The Plenary Mr Beattie - HArris Academy

Although it's a few years old and aimed towards primary teachers, the Guardian article entitled 'Good to great classrooms do...' had a look at what exactly it is that "excellent" primary school teachers do that makes their practice different from "good" primary teachers? One of the answers to the question was plenaries. The article says, "teachers in the best schools are twice as likely as teachers in poor (...as in not good) schools to use a plenary and they use it to recap on the lesson, provide feedback, challenge thinking and provide opportunities for further discussion."

A plenary is not something that you tag on to the end of a lesson. It is part of the learning, it has to be planned and it is important as it provides feedback from the learner which informs the next steps in your teaching.

A plenary is very useful at the end of the lesson, but these activities need not be pigeonholed to the part of the period when you are winding things up. They can be a part of the ongoing formative assessment, used as a tool to feedback and summarise learning at key points throughout the lesson.

Teachertoolkit.co.uk has a great blog post on purposeful plenaries, I am going to highlight some of the key points below but please go and have a read for some great practical hints and tips.

1) The plenary allows the teacher to assess the whole class’s understanding at once.

2) They are planned into a lesson where appropriate to summarise learning and this is not necessarily at the end. Mini plenaries can be used as an effective form of assessment at transition points within a lesson, although make sure pupil learning or consolidation is at the heart of a mini plenary, not just a tick box exercise (Phil Beadle, 2013).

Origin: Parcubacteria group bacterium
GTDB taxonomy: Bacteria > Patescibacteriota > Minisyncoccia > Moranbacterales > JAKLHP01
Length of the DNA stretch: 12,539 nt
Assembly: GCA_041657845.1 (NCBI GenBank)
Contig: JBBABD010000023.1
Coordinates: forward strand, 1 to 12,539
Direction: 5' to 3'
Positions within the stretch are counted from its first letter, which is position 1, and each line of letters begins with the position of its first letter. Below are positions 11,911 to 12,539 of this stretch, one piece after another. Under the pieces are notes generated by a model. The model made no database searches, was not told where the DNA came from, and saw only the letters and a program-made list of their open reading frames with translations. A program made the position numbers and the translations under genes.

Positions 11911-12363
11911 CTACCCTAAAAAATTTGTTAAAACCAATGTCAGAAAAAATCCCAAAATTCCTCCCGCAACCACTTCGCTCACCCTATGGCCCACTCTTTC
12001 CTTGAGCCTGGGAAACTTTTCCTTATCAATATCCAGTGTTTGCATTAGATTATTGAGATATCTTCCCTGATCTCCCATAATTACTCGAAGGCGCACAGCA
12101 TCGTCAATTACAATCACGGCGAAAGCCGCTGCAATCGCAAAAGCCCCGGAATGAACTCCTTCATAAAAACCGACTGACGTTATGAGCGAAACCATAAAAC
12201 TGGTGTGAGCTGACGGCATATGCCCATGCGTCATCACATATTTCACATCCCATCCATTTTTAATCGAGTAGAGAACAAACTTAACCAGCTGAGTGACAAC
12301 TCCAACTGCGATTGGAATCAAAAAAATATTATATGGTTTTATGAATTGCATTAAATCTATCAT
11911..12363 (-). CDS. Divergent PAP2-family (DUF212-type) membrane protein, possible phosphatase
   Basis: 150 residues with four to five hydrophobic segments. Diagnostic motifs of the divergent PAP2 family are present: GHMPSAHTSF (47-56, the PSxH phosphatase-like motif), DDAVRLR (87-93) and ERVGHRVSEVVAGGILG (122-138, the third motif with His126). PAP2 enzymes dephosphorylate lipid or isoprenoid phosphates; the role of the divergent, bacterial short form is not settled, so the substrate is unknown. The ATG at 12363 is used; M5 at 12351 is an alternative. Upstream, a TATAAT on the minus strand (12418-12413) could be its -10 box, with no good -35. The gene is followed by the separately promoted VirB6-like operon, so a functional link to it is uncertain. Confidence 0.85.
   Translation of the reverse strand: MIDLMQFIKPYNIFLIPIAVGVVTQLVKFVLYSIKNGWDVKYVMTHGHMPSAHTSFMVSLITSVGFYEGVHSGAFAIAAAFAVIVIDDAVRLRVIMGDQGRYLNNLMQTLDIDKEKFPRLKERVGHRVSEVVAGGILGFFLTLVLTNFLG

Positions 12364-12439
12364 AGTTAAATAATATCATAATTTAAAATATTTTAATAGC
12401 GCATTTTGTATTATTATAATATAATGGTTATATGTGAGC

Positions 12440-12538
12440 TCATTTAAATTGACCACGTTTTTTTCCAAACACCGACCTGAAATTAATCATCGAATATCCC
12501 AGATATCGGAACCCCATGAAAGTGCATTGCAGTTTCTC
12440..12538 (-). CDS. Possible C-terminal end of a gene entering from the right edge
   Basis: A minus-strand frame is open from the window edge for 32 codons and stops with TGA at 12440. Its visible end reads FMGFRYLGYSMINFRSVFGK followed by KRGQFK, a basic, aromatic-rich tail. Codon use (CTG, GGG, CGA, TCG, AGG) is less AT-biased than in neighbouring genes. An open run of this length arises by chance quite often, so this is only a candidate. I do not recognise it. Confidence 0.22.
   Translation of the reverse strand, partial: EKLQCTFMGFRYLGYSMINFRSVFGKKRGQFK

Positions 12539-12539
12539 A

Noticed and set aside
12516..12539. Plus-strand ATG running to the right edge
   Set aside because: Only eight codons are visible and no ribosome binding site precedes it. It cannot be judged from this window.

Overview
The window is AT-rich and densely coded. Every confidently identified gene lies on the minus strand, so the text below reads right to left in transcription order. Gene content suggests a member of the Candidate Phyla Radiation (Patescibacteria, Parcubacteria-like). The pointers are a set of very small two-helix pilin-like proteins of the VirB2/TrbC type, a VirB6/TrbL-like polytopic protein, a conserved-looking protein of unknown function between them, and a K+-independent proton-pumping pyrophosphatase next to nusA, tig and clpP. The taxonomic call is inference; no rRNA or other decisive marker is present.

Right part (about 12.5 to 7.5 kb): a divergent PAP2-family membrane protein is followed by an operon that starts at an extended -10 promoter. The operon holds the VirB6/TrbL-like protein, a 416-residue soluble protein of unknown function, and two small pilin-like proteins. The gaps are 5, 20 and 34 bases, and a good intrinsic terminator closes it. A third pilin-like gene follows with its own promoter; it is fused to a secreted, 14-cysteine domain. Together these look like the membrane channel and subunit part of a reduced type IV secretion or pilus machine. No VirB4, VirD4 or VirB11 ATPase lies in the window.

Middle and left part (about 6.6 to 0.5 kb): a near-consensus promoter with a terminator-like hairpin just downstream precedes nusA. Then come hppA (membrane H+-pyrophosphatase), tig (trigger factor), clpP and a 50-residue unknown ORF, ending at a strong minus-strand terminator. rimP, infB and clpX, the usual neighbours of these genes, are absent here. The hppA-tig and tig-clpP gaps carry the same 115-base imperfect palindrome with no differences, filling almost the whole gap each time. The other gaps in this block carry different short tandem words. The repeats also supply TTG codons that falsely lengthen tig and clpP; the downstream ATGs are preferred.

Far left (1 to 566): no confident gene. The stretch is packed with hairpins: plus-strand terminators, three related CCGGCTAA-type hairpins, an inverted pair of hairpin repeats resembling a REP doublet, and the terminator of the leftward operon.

3) They are differentiated to the needs of your class. This is tricky! Allowing your class to access the plenary is critical but some challenge is needed so you can assess what they do not know.

4) An effective plenary should highlight the pupil’s misconceptions; once identified they need to be addressed either at the time or within the lessons that follow.

5) They give the pupils opportunity to reflect on what and how they have learnt and guides them to their next steps to success.

On my travels around Harris Academy this week I spent a bit of time in our drama studio talking to Ms McTavish about how she uses plenary tags in her classes. The tags were very eye catching as you can see from the picture of a selection of them below. She explained to me how she uses them...

"During the plenary, I was developing a routine of asking the same questions which was becoming repetitive and boring.

I wrote various questions on cards which would facilitate discussion and different instructions on cards to give more structure to the plenary.

As they are visual, they remind me to keep on track of time and to think about my questioning strategies. I use them in a variety of ways from selecting a specific one, choosing one at random or asking pupils to choose one to answer individually or as group."

Please go and have a chat with Mrs McTavish in the drama studio if you have any more questions. Also, check out the learning and teaching folder on the shared folder for some more resources - in the co-op learning folder there is a 'lesson review' interactive presentation which can be used as a plenary activity. As always, if you have any queries or questions please get in touch at ddtbeattie520@glow.sch.uk. Similarly if you want to get in touch to share some good practice so that other staff can benefit please come and see me or drop me an e-mail.


Created with images by geralt - "board questions who" • lourdesnique - "i am a student learning school child"

Report Abuse

If you feel that this video content violates the Adobe Terms of Use, you may report this content by filling out this quick form.

To report a Copyright Violation, please follow Section 17 in the Terms of Use.